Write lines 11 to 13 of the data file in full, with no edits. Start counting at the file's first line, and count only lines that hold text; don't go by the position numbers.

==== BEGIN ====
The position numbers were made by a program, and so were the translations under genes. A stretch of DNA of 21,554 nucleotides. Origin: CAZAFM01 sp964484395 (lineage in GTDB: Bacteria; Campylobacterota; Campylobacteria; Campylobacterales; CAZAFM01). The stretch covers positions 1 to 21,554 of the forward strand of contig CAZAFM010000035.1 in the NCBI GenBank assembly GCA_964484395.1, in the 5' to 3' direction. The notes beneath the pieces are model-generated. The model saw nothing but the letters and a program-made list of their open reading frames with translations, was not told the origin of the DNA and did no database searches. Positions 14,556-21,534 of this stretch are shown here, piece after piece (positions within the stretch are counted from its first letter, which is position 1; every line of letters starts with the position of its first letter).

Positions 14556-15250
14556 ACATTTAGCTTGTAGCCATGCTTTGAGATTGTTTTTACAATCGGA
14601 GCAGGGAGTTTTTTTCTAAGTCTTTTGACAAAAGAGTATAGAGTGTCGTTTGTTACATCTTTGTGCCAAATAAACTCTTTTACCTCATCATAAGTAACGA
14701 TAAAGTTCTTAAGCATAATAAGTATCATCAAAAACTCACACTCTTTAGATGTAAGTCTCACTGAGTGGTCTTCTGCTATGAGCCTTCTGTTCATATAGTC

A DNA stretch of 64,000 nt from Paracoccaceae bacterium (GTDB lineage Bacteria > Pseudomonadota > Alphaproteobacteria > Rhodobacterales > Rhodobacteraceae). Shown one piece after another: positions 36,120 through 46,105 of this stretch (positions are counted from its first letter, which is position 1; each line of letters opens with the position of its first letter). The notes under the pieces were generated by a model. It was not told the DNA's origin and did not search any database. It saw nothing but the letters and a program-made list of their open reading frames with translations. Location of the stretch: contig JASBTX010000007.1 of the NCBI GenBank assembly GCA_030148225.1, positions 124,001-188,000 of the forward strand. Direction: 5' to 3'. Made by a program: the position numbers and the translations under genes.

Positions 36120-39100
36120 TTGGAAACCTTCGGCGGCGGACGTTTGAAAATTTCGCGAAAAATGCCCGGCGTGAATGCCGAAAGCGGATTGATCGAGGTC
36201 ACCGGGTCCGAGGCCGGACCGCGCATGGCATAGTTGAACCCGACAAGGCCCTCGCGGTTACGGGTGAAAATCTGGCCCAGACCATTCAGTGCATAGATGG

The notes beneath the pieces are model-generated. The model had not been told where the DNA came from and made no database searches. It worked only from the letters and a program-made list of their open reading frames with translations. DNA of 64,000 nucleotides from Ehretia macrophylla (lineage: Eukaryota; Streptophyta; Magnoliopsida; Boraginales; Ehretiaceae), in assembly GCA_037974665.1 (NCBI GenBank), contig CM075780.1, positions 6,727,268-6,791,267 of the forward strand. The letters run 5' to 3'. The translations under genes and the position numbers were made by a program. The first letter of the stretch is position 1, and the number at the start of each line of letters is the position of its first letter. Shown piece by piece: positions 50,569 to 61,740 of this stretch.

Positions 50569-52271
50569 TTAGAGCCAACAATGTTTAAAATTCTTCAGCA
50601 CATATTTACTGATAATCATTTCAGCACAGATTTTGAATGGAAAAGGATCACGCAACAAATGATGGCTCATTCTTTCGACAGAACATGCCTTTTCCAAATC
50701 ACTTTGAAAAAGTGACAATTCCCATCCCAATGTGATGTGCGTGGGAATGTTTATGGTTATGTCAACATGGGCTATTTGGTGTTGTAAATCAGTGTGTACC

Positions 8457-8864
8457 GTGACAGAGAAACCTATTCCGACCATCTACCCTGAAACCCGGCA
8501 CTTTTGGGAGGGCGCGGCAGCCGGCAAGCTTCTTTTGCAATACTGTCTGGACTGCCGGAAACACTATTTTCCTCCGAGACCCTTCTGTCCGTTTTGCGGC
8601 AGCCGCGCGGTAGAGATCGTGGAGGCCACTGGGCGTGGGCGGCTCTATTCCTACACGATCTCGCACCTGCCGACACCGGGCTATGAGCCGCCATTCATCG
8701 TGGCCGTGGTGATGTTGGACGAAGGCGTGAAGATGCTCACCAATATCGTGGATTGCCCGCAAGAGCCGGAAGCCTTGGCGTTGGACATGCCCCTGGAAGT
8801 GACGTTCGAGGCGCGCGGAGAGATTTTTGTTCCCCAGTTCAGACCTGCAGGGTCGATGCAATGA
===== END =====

Positions 50569-52271
50569 TTAGAGCCAACAATGTTTAAAATTCTTCAGCA
50601 CATATTTACTGATAATCATTTCAGCACAGATTTTGAATGGAAAAGGATCACGCAACAAATGATGGCTCATTCTTTCGACAGAACATGCCTTTTCCAAATC